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I have a string, which I need to split into 2-letter pieces. For example, 'ABCDXY' should become ['AB', 'CD', 'XY']. The behavior in the case of odd number of characters may be entirely arbitrary (I'll check the length in advance).

Is there any way to do this without an ugly loop?

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Hey mate... what do you mean by "ugly loop"? XD –  Littm Sep 19 '12 at 9:08
1  
I didn't think about it. But now that I did... An ugly loop is a loop that is uglier than necessary, or that is present when no loop is really required :) –  max Sep 19 '12 at 9:10
    
lol, ok mate ^^. –  Littm Sep 19 '12 at 9:11
    

6 Answers 6

up vote 13 down vote accepted

Using regular expressions!

>>> import re
>>> s = "ABCDXYv"
>>> re.findall(r'.{1,2}',s,re.DOTALL)
['AB', 'CD', 'XY', 'v']

I know it has been a while, but I came back to this and was curious about which method was better; mine: r'.{1,2}' or Jon's r'..?'. On the surface, Jon's looks much nicer, and I thought it would be much faster than mine, but I was surprised to find otherwise, so I thought I would share:

>>> import timeit
>>> timeit.Timer("re.findall(r'.{1,2}', 'ABCDXYv')", setup='import re').repeat()
[1.9064299485802252, 1.8369554649334674, 1.8548105833383772]
>>> timeit.Timer("re.findall(r'..?', 'ABCDXYv')", setup='import re').repeat()
[1.9142223469651611, 1.8670038395145383, 1.85781945659771]

Which shows that indeed r'.{1,2}' is the better/faster choice. (But only slightly)

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Wow, I like this one! +1!!! :D –  Littm Sep 19 '12 at 9:13
    
Careful, this fails to work correctly if the string contains newlines. –  Tim Pietzcker Sep 19 '12 at 9:17
    
@TimPietzcker you are right, i will add that with the flag to handle such a case. –  Inbar Rose Sep 19 '12 at 9:18
    
() are unnecessary in the regex: re.findall('(?s)..', s) –  J.F. Sebastian Sep 19 '12 at 9:40
1  
or take the last character in the string and add that to your list at the end. -- def grouper() seems a bit convoluted - the regex can just be .{1,2} –  Jon Clements Sep 19 '12 at 9:45
>>> [s[i:i + 2] for i in range(0, len(s), 2)]
['AB', 'CD', 'XY']
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thats a loop. OP said "no loops" –  Inbar Rose Sep 19 '12 at 9:06
1  
He did say "without an ugly loop"... and this certainly avoids that. :-) –  jszakmeister Sep 19 '12 at 9:08
    
Maybe that's the only way. I guess sometimes loops are required. –  max Sep 19 '12 at 9:09
    
Well, I understand it in the way "not a standard for loop", I was supposing list comprehensions would be good. Let's see what the OP says... :-) –  Emmanuel Sep 19 '12 at 9:10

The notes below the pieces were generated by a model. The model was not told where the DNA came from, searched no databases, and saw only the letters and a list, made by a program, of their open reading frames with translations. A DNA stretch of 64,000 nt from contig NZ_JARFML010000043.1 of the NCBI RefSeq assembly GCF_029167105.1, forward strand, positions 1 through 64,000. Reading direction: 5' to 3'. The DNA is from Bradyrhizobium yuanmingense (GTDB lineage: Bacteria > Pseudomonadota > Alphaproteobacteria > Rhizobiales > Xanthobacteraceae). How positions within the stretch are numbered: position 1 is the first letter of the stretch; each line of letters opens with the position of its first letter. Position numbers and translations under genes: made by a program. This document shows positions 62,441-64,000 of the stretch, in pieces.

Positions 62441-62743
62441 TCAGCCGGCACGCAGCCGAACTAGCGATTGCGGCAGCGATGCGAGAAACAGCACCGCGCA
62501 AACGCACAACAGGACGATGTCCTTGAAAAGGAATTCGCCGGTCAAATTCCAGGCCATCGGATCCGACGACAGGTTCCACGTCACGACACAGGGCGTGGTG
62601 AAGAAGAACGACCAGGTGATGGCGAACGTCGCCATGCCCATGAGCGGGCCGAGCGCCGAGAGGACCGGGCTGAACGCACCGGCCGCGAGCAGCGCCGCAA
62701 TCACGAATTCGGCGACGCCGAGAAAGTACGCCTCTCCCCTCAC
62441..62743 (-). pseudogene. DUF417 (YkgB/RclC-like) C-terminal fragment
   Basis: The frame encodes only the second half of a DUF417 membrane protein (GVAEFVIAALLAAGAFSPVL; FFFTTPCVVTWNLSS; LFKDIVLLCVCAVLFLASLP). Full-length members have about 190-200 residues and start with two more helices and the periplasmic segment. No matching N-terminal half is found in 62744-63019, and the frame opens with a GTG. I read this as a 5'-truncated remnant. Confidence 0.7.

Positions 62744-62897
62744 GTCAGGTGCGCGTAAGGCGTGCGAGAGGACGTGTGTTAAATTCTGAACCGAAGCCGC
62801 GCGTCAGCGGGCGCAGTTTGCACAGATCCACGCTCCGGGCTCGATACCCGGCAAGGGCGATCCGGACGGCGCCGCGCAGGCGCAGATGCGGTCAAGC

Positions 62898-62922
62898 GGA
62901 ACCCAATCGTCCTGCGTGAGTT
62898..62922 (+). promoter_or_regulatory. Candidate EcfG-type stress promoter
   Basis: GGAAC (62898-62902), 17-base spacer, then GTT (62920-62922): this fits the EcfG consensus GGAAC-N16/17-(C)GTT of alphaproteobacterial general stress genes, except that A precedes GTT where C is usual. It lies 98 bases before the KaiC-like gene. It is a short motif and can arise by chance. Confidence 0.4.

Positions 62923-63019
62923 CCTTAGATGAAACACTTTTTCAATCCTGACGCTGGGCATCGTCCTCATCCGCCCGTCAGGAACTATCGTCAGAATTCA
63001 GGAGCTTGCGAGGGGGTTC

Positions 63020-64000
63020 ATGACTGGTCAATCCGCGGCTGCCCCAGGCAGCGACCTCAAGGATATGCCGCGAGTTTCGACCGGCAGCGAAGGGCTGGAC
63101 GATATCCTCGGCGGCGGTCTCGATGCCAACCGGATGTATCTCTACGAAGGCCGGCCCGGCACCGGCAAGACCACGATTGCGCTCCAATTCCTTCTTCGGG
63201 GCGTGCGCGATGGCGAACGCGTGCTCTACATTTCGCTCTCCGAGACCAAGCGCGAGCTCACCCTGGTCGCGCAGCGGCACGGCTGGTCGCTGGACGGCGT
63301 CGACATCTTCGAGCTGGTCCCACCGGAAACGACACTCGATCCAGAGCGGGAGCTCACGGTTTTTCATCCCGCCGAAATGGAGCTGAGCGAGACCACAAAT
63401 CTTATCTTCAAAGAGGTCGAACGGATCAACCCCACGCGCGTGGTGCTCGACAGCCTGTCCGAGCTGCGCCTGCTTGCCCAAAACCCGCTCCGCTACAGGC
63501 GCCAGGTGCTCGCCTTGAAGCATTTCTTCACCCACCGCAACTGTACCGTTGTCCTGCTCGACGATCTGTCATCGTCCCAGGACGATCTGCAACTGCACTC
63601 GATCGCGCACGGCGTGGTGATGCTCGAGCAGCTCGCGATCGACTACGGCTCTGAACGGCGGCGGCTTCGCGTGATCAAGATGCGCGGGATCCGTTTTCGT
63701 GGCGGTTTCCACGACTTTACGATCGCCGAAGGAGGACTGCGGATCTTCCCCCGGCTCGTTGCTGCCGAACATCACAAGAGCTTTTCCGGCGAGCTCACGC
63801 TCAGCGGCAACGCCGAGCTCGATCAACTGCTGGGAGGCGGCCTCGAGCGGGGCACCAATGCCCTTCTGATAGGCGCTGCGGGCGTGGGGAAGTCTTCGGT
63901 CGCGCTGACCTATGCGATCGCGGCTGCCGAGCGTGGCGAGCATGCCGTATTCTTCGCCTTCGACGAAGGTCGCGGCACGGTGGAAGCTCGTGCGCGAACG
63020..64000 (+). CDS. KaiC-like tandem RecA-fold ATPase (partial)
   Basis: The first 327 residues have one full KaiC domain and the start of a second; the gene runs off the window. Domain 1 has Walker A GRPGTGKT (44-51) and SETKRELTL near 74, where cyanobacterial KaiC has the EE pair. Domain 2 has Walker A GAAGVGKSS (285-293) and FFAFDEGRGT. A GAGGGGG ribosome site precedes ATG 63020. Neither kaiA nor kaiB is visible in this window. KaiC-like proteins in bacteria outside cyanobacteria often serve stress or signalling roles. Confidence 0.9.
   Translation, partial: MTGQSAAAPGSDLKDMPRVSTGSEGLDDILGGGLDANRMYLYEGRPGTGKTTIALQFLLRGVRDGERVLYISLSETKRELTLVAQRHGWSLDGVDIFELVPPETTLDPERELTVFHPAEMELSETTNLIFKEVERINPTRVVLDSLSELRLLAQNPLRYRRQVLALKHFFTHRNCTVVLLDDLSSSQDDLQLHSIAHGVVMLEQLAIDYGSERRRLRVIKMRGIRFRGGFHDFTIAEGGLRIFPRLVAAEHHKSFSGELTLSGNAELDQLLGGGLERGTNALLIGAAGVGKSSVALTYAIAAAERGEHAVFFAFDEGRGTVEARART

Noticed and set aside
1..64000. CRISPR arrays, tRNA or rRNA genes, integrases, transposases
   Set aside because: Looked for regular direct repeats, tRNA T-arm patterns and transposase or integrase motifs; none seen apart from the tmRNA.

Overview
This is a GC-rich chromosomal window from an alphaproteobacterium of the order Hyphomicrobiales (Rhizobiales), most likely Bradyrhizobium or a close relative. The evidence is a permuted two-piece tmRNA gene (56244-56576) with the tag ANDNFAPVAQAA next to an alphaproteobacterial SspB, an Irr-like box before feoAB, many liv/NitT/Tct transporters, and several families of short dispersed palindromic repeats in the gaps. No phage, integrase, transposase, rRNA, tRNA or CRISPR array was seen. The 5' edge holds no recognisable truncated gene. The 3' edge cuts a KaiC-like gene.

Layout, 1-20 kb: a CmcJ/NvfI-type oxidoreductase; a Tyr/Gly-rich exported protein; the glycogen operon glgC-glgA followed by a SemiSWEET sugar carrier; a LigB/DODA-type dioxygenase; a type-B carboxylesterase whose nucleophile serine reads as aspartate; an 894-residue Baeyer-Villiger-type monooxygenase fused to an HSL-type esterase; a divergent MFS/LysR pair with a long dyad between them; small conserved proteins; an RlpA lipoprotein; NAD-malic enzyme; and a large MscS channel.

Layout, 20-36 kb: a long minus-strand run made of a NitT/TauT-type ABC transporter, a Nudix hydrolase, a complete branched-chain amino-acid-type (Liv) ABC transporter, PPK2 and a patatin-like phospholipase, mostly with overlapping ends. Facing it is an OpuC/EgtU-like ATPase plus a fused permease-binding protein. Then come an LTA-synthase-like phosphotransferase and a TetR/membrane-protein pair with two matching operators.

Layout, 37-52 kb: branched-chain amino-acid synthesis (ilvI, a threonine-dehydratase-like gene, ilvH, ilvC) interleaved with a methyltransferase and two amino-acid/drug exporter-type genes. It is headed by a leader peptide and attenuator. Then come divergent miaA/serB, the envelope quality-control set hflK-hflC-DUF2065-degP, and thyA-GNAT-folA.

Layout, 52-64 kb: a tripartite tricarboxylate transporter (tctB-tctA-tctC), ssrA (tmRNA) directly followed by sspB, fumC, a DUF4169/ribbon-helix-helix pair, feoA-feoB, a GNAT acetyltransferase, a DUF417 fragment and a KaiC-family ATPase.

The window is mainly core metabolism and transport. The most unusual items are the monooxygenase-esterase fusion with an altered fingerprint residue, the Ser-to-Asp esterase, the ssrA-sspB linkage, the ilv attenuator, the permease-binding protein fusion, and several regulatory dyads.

1  
List comprehensions are almost not a loop, so this would qualify :) –  max Sep 19 '12 at 9:12

You could try:

s = 'ABCDEFG'
r = [s[i:i+2] for i in xrange(0, len(s), 2)]

# r is ['AB', 'CD', 'EF', 'G']

UPDATE 2

If you don't care about odd chars, you could use a regex (avoiding the loop):

s = 'ABCDEFG'
r = re.compile('(..)').findall(s)
# r is ['AB', 'CD', 'EF']
share|improve this answer

There's nothing ugly about the perfectly Pythonic:

string = 'ABCDXY'
[string[i:i+2] for i in xrange(0, len(string), 2)]

You could also use the following (from - http://docs.python.org/library/itertools.html):

def grouper(n, iterable, fillvalue=None):
    "Collect data into fixed-length chunks or blocks"
    # grouper(3, 'ABCDEFG', 'x') --> ABC DEF Gxx
    args = [iter(iterable)] * n
    return izip_longest(fillvalue=fillvalue, *args)

(Which depending how you look at it - may or may not be using 'loops' ;))

or something like:

re.findall('..?', string)
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+1 for the zip solution, which none of these other answers mentioned. It actually returns [(str, str), (str, str), ...] though, not [str, str, ...], so it would take more code to make it useful. –  Mu Mind Sep 19 '12 at 9:26
    
Also, handiest bastardized use of regexes I've ever seen! I like yours the best because it handles odd lengths. –  Mu Mind Sep 19 '12 at 9:36

Yet another solution, this one built on zip and a slice stride:

map(''.join, itertools.izip_longest(mystr[::2], mystr[1::2], fillvalue=''))

It does handle odd-length inputs.

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Here's a yet another solution without explicit loops (though @Emmanuel's answer is the most appropriate for your question):

s = 'abcdef'
L = zip(s[::2], s[1::2])
# -> [('a', 'b'), ('c', 'd'), ('e', 'f')]

To get strings:

print map(''.join, L)
# ['ab', 'cd', 'ef']

On Python 3 wrap using list() where necessary.

share|improve this answer
    
jinx! we were both thinking zip at the same time –  Mu Mind Sep 19 '12 at 9:33

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